The Delta 2 weighs a scant 12kg, but can power pretty much any household appliance with 1800W continuous output potential.
The Delta 2 is a mid-capacity portable power station with seriously high output potential, for those with high power needs on the go. It lacks other convenience features you might want when camping, such as an LED light or wireless charger, but if you want your battery to be the best battery it can be and nothing else, this is for you. Though the price is in line with competitors, the superior 3000 cycle rating makes it a better overall buy.
The Delta 2 is Ecoflow's latest portable medium-capacity expandable smart backup battery, and there are three main features I think make it stand out in a crowded market.
High output compared to capacity. Despite being a mid-capacity 1000Wh battery, the 1800W continuous output combined with Xboost mode means it's able to power all but the most powerful of household appliances. If you need to, you can fully deplete a full battery in half an hour!
LFP battery technology. The Lithium Iron Phosphate cells are rated to 3000 cycles, which is well above the industry average. That means the battery is going to last for longer. If you're going to use it frequently, that should be a key consideration.
Smartphone app with Wi-Fi connectivity. Though the data presented from the Delta 2 is fairly simplistic (and certainly not as in-depth as the Delta Pro), the app is reliable, connects remotely over Wi-Fi, and just works. That's rare for a smartphone app, let alone in the world of backup batteries.
The Delta 2 will be available soon and it costs $999 (£/€1099)—which works out at just under $1 per watt-hour of storage. In addition, you can expand that capacity with either a basic extra battery of another 1024Wh, or a Delta max extra battery of 2016 Wh (but not both), bringing you to a total of 2 or 3kWh storage. Additional batteries are cheaper as they don't contain any of the complex inverter electronics, which bring the price per watt-hour even lower than $1.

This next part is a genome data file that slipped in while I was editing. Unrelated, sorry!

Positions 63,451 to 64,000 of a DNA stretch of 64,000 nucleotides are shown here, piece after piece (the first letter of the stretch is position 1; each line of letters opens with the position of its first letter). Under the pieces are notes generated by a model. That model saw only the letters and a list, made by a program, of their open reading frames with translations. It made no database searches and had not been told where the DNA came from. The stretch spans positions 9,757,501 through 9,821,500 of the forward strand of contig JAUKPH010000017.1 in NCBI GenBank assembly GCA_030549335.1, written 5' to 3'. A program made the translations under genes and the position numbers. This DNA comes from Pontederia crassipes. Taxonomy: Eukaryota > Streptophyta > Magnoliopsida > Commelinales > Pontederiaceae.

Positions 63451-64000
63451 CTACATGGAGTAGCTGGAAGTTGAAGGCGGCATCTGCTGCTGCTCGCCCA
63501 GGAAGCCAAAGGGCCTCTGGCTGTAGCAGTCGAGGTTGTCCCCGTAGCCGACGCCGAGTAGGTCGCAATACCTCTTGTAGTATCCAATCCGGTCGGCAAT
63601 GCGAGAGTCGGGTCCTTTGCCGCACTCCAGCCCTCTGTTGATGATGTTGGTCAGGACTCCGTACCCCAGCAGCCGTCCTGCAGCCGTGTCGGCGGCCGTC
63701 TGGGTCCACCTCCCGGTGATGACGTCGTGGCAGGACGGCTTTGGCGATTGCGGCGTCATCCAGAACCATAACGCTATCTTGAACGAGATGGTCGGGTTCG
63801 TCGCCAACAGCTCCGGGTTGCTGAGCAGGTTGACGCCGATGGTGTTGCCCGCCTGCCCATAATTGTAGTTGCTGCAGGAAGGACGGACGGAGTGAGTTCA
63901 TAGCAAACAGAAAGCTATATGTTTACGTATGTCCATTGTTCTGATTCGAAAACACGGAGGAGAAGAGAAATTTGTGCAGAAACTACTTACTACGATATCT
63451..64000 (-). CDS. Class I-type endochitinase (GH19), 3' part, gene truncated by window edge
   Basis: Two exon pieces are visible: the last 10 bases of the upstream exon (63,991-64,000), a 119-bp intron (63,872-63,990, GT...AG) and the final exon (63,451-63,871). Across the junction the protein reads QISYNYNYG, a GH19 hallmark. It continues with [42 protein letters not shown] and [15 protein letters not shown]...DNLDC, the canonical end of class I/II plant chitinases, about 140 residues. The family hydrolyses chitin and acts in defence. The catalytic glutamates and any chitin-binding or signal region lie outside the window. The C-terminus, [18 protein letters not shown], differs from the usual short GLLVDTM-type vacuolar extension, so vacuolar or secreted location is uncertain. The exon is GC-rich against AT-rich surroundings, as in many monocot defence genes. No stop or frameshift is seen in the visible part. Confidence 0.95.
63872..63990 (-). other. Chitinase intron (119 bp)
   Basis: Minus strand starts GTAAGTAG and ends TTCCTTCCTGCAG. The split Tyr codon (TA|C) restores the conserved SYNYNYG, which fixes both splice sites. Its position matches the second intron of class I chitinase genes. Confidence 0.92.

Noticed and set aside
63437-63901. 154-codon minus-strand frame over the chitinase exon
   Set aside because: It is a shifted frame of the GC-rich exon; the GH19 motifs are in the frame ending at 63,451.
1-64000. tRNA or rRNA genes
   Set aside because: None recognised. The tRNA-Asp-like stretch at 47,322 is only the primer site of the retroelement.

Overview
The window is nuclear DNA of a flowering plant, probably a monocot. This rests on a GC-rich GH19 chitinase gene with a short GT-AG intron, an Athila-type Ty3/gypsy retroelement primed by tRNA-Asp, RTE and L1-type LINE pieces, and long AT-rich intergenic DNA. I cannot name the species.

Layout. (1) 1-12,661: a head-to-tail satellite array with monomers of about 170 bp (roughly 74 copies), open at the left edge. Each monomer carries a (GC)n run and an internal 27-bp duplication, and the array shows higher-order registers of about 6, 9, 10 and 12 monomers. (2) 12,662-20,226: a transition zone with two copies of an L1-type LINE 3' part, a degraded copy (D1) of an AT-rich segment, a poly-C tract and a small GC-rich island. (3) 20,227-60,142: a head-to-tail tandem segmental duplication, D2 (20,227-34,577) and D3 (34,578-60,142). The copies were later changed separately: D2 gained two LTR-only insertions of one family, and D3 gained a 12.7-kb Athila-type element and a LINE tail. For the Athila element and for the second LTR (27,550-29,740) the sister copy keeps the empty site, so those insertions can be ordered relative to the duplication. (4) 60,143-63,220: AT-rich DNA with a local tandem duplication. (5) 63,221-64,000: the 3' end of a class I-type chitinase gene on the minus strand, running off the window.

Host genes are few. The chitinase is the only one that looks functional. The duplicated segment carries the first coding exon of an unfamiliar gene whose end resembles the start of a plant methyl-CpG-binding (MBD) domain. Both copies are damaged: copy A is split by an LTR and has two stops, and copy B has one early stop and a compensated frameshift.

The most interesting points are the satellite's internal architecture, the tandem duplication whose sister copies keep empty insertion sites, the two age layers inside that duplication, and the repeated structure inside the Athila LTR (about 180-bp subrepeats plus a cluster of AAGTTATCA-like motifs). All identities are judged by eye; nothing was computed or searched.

Measuring 400 × 211 × 281mm (15.7 × 8.3 × 11.1 inches), the Delta 2 weighs a mere 12kg (27lbs). It doesn't have wheels, nor does it need any—it should be easy enough for anyone to carry one-handed. You'll find a carry handle situated on both the front and back.
Around the front is the familiar and clear easy-to-read display panel showing the total input and output, battery remaining, as well as estimated charge or discharge time, and Wi-Fi connection status.
Underneath the display you’ll find plenty of USB ports:
Around the back is where you’ll find all the other ports—input, as well as AC ports. These will vary by country, but the UK model has four, situated fairly close together. Further under those, you’ll also find a 12V car port, plus two DC5521 ports. Only the car port is covered with a rubber protector bung.
The AC, DC, and USB port sections all feature their own power switches. If you're not using them, they should be deactivated to avoid trickling power unnecessarily to the inverter circuits.
So, what can you power with the Delta 2? Pretty much anything. Despite the mediocre 1024Wh capacity, the AC inverter is capable of providing a continuous 1800W total output (with 2700W surge), and that’s more than enough for most household appliances.
To demonstrate this, I used an induction hob to cook a nice bacon and egg bap outside (which was delicious, thank you) with a total power usage of around 1400W. You're not going to be able to plug in more than one high-power item, but check the ratings and as long as it doesn't exceed a total of 1800W, it's fine. This one breakfast used less than 10% of the power reserve.
For devices with a constant continuous draw, the time left indicator should reliably tell you how long the battery will last; either in hours if it's more than one, or minutes if it's less. But of course, you probably want to how long the battery will last before purchasing, in which case you can employ some basic math.
The capacity is 1000 Watt-hours, which means it can power a 1000 Watt device for 1 hour. You can just divide the capacity by the continuous draw of the device you want to power to find the number of hours it'll last. So a 50W CPAP machine (just an example, it could be anywhere between 30-100W in reality), will last 1000 (Wh) divided by 50 (W), or 20 hours.